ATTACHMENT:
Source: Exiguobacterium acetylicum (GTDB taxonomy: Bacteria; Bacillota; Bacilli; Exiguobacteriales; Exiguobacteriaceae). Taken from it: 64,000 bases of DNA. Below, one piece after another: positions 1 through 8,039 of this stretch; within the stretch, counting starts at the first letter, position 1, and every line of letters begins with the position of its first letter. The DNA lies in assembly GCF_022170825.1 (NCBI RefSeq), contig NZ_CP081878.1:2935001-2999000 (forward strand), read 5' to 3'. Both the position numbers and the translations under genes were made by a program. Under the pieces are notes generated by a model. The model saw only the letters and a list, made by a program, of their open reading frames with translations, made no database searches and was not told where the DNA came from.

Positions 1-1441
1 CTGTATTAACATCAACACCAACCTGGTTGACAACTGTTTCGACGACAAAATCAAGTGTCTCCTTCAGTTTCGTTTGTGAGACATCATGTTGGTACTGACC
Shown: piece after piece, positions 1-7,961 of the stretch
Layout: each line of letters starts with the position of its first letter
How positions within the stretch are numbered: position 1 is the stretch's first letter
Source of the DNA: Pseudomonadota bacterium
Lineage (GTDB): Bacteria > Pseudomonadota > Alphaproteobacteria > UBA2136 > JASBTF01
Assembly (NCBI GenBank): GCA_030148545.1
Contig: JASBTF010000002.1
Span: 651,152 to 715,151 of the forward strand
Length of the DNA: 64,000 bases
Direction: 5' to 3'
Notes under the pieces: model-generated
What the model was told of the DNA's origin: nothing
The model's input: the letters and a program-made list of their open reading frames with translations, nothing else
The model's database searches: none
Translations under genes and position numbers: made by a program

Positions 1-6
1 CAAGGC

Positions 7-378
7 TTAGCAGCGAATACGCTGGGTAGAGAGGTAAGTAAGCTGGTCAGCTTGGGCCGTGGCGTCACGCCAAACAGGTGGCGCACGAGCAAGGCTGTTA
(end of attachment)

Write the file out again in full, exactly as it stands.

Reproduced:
Source: Exiguobacterium acetylicum (GTDB taxonomy: Bacteria; Bacillota; Bacilli; Exiguobacteriales; Exiguobacteriaceae). Taken from it: 64,000 bases of DNA. Below, one piece after another: positions 1 through 8,039 of this stretch; within the stretch, counting starts at the first letter, position 1, and every line of letters begins with the position of its first letter. The DNA lies in assembly GCF_022170825.1 (NCBI RefSeq), contig NZ_CP081878.1:2935001-2999000 (forward strand), read 5' to 3'. Both the position numbers and the translations under genes were made by a program. Under the pieces are notes generated by a model. The model saw only the letters and a list, made by a program, of their open reading frames with translations, made no database searches and was not told where the DNA came from.

Positions 1-1441
1 CTGTATTAACATCAACACCAACCTGGTTGACAACTGTTTCGACGACAAAATCAAGTGTCTCCTTCAGTTTCGTTTGTGAGACATCATGTTGGTACTGACC
Shown: piece after piece, positions 1-7,961 of the stretch
Layout: each line of letters starts with the position of its first letter
How positions within the stretch are numbered: position 1 is the stretch's first letter
Source of the DNA: Pseudomonadota bacterium
Lineage (GTDB): Bacteria > Pseudomonadota > Alphaproteobacteria > UBA2136 > JASBTF01
Assembly (NCBI GenBank): GCA_030148545.1
Contig: JASBTF010000002.1
Span: 651,152 to 715,151 of the forward strand
Length of the DNA: 64,000 bases
Direction: 5' to 3'
Notes under the pieces: model-generated
What the model was told of the DNA's origin: nothing
The model's input: the letters and a program-made list of their open reading frames with translations, nothing else
The model's database searches: none
Translations under genes and position numbers: made by a program

Positions 1-6
1 CAAGGC

Positions 7-378
7 TTAGCAGCGAATACGCTGGGTAGAGAGGTAAGTAAGCTGGTCAGCTTGGGCCGTGGCGTCACGCCAAACAGGTGGCGCACGAGCAAGGCTGTTA